Know your limits: That fourteen mile round trip hike to Mt. Timpanogos sounds amazing but if the most I've ever hiked is five miles, I save the longer hike for a day when I can bring someone with. It also might be tempting to hike that peak on a snowy day but I make sure I'm capable of getting up and back before dark.





©Trudy Zufelt

This world is amazing. Don't miss it waiting for others. It's okay to explore on your own but please play it safe.





Sunday, August 28, 2016

Hidden Peak in Little Cottonwood Canyon, Utah: 2016 Peak Goal 11 of 13



Hidden Peak is the most visited peak in Utah and it's not because it is the peak with the most hikers. The Snowbird Tram lets off a multitude of skiers every year between December and April which accounts for the number of people who visit this peak. I've been to the top many times as a skier but this August was the first time I've hiked to the peak. Lucky for me, it is across the ridge line from Mt. Baldy, making it easy to get to on the same hike.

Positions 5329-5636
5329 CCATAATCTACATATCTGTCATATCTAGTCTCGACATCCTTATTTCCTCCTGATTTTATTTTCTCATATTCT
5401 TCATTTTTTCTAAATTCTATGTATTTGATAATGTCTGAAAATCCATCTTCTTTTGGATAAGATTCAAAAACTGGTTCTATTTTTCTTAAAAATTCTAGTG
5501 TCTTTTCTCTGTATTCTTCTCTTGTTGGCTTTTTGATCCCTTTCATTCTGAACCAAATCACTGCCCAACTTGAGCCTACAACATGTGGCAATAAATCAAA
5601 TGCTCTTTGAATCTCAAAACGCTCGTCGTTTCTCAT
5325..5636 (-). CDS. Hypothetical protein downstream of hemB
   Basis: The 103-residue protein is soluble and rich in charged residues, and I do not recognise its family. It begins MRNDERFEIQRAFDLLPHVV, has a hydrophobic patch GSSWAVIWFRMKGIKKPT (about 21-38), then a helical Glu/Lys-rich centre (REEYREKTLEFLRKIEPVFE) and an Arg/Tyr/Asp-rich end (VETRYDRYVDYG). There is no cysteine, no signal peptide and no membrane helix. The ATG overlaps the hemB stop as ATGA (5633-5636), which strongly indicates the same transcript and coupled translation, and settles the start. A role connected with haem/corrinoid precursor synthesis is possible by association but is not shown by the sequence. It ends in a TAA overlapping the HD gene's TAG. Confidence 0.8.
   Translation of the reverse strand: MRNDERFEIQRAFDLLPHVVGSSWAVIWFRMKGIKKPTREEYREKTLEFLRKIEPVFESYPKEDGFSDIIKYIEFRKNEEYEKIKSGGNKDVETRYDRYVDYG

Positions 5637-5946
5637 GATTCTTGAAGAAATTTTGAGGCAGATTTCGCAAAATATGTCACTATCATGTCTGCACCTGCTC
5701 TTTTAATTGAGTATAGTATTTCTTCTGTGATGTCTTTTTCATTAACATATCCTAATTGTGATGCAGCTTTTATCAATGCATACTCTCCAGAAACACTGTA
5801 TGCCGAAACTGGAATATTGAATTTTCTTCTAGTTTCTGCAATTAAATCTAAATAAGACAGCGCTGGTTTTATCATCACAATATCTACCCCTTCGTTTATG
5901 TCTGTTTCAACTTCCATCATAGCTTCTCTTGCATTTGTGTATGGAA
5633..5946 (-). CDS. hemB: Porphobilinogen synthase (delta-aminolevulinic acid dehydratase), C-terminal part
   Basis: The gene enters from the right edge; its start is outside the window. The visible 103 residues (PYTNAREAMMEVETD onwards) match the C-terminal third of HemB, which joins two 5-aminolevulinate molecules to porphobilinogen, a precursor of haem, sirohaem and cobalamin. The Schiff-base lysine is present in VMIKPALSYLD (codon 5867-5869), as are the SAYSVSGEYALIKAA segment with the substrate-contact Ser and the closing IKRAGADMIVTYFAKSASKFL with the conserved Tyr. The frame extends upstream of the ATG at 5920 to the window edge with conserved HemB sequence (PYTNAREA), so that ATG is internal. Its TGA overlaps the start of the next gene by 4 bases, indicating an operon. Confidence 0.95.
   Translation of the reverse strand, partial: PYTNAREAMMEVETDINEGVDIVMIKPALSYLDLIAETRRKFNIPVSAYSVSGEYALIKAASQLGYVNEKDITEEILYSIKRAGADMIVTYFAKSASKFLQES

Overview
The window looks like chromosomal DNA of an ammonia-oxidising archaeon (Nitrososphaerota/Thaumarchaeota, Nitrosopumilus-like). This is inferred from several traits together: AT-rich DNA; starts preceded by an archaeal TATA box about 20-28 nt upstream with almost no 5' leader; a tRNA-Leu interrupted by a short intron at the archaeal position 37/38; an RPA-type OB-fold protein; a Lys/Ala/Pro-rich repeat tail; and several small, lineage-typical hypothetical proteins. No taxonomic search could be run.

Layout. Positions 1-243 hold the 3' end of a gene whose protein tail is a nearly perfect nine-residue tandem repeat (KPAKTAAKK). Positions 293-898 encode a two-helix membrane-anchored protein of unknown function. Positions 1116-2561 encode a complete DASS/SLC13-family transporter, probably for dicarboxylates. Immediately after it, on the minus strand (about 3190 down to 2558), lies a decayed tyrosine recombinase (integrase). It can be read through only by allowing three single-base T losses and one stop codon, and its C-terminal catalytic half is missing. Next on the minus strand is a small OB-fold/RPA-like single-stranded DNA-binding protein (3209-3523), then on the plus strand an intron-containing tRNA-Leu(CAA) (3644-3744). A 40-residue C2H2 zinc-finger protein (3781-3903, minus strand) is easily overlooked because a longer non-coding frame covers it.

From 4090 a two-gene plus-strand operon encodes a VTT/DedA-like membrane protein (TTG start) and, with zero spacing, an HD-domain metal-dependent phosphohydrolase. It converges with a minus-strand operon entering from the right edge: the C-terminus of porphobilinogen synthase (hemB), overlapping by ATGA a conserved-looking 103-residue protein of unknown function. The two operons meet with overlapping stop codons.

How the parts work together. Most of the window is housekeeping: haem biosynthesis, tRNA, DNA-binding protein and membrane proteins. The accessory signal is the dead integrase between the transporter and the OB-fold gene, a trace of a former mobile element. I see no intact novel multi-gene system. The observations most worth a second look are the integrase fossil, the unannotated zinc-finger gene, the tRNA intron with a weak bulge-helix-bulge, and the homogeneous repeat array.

Getting There:
While the peak can be accessed from Snowbird Resort, the easiest way to get there is from the Cecret Lake trail head. At the top of Little Cottonwood Canyon Road is a dirt road that begins at the end of the pavement. Take the dirt road to the top parking lot. On a weekend, I would suggest parking in the paved lot and taking the shuttle bus. Follow the Cecret Lake Trail to the lake. At the lake, turn right and look for a trail that goes toward a dirt road. Hike to the dirt road, then follow the trail underneath the Sugarloaf lift. The dirt road will also take you to the top of the lift but will add distance. At the top of Sugarloaf lift, go right toward Mt. Baldy. Take the trail to the summit of Mt. Baldy and hike the ridge line to Hidden Peak.

Ridge line Mt. Baldy to Hidden Peak

Honestly, Hidden Peak has been my least favorite peak this year. All of the structures on top of the peak make for a bit of an eyesore. Nevertheless, the views of the surrounding peaks are breathtaking. For those who want to make a day out of it, the restaurant is open during the summer months and can make a nice lunch instead of the usual hiking fare.
Top of Hidden Peak